It was obvious Schumacher was not going to be upto Nico’s pace, and there would be Schumi bashing by the German press and all his critics. All his millions of fans would be looking for excuses why Schumi is not upto speed yet, and they found an excuse in Schumi’s ‘broken chassis’ explanation.

      It was kind of obvious that the car would be developed to suit Schumi, and Rosberg would have to be made to look like a sub par driver.

      The heat of the German press and the critics has reduced, and Schumi fans can look upto their tactful hero once again.

      1. all interesting but its only a story.

  7. Just had a look at some stats and the all the teams and all the circuits visited in 2009 and 2010, the Merc/Brawn is the ONLY car that is SLOWER than in 2009, ONLY at Barcelona. Everyone else has stayed roughly equal or made gains of up to 1.6s, including Merc right up until the update at Barcelona.

    It seems certain that the input from Schumi, to suit Schumi, is a provable, undeniable, backward step.

    The only question is why have they done this..?

    1. Favouritism or Schumi manipulating the team purely to his own ‘greatest’ smokescreen advantage (again).

    2. Perhaps if Rosberg had found a suitable setup, he could have outperformed Schumacher?

      We don’t really know if the car is slower or Rosberg simply had a bad weekend.

      Getting rammed of the road by Kubica just after the start didn’t help him during the race.

      Have to agree that Schumacher doesn’t seem to have improved much. He lost more time compared to the others since Bahrain.

      In Bahrain he was 44 seconds off the lead holding back Button for most of the race and now he’s 60 seconds slower (again with Button behind him).

  8. Rosberg said in an interview on german TV (RTL, after qualifying) that he had massive understeer(!) mid corner and Schumacher was dealing better with it. First i thought i misheard, but he really is saying they both had massive understeer “worse than ever” and Schumacher was coping better. Although you have to keep in mind, he was only one tenth off!

    His race was over before the first corner, i guess he damaged the cars’ floor or diffuser. So nothing to expect there.

  9. Where on the grid do all you guys think mercedes would be if shu was not around to help tune?.. Nico is benefiting from all this input. simple as that.
    favouritism my ass!

    1. I remember reading in James Allen’s biography of Schumacher, that Schumacher isn’t always helpful in the development of the car, because of his skill. Apparently he is able to get the best out of a car regardless of any flaws, meaning that a change can be made, which could actually result in a slower car, but Schumacher’s ability to adjust his driving style to get any car to run just right on the maximum limit means that it sometimes isn’t identified that a change is resulting in step backwards actually making the car slower.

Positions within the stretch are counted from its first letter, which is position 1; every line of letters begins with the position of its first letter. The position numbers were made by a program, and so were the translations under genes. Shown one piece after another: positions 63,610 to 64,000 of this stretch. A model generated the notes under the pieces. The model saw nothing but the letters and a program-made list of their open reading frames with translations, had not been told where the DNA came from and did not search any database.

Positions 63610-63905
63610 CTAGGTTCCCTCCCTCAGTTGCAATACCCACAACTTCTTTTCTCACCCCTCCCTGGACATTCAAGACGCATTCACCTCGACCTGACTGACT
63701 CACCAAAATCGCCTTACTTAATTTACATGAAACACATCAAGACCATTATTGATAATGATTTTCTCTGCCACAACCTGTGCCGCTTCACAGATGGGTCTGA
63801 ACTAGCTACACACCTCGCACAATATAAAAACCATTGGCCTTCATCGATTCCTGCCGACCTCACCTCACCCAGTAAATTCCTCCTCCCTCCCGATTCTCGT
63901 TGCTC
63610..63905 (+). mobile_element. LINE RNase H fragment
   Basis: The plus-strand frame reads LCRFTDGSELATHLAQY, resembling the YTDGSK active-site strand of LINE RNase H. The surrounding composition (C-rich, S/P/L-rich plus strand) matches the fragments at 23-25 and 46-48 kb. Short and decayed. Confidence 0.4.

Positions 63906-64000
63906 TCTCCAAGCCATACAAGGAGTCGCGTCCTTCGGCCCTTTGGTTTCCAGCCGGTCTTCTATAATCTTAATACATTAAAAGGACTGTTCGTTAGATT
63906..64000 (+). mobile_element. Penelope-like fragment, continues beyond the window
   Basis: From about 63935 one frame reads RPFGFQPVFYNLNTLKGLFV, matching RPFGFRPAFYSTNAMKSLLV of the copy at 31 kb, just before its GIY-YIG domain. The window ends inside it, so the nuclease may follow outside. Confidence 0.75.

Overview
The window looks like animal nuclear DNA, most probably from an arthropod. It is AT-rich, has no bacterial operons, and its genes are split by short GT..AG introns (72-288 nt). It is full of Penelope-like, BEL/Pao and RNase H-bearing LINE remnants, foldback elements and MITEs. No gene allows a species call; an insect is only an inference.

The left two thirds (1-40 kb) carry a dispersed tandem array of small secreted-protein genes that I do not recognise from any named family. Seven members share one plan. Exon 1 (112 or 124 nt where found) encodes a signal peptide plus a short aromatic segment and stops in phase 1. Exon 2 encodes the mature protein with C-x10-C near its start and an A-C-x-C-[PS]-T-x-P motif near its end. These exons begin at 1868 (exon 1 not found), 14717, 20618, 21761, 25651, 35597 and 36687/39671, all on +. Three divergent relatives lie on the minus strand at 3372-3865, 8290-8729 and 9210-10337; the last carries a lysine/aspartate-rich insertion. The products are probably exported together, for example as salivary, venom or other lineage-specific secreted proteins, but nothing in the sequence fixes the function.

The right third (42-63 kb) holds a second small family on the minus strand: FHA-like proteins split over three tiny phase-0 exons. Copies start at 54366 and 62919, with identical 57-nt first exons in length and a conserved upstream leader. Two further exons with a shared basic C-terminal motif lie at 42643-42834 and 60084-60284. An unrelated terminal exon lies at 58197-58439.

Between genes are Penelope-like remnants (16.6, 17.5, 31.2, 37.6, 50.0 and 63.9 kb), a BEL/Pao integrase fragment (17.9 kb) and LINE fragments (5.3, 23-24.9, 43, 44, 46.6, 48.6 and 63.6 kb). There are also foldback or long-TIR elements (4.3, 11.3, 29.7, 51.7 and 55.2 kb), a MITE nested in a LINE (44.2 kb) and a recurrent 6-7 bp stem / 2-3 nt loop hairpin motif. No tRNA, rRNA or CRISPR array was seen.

2. Rosberg is more than capable of tuning a car my friend. He has been around the sport for 4 seasons.. its not like he is a rookie.

  10. Schumi is back but does feel bad for Nico. Mercedes needs to get on this problem & needs to make sure that both the driver enjoys the same performance from the car.

    1. Thats not gonna happen. Schumi will make sure Rosberg becomes the next Barrichello. Its sad to see this happen to every teammate of Schumacher, but as long as Schumi gets his backside kicked in by Alonso, Hamilton and Vettel… I’m not complaining.

  11. I just picked up the rumour that Mercedes will use the shorter wheelbase version of the car in Monaco from the Dutch
    German sites f1Aktuell and Kicker have this story as well.

    1. Autosport runs the same interview with Fry here:

    2. The shorter wheelbase car will help them in the street circuit.

  12. I think that the gap stayed about the same, so I don’t think there is any favorism involved here. Besides, you would like your other driver to perform well too, and upgrades made Schumi clearly more comfortable with a car (or maybe his old race chassis was really damaged?). It would be interesting to see same graph against the likes of Ferrari or McLaren. I think RB’s pace was somewhat a surprise to everyone else and this certainly alters the percentages shown above.

  13. Progress.

    Just check Mercedez timings from the Barcelona test held in last week February 2010 and check their Q2 timings on Saturday.

    Nico and Michael have both improved. Just that Michael has improved more.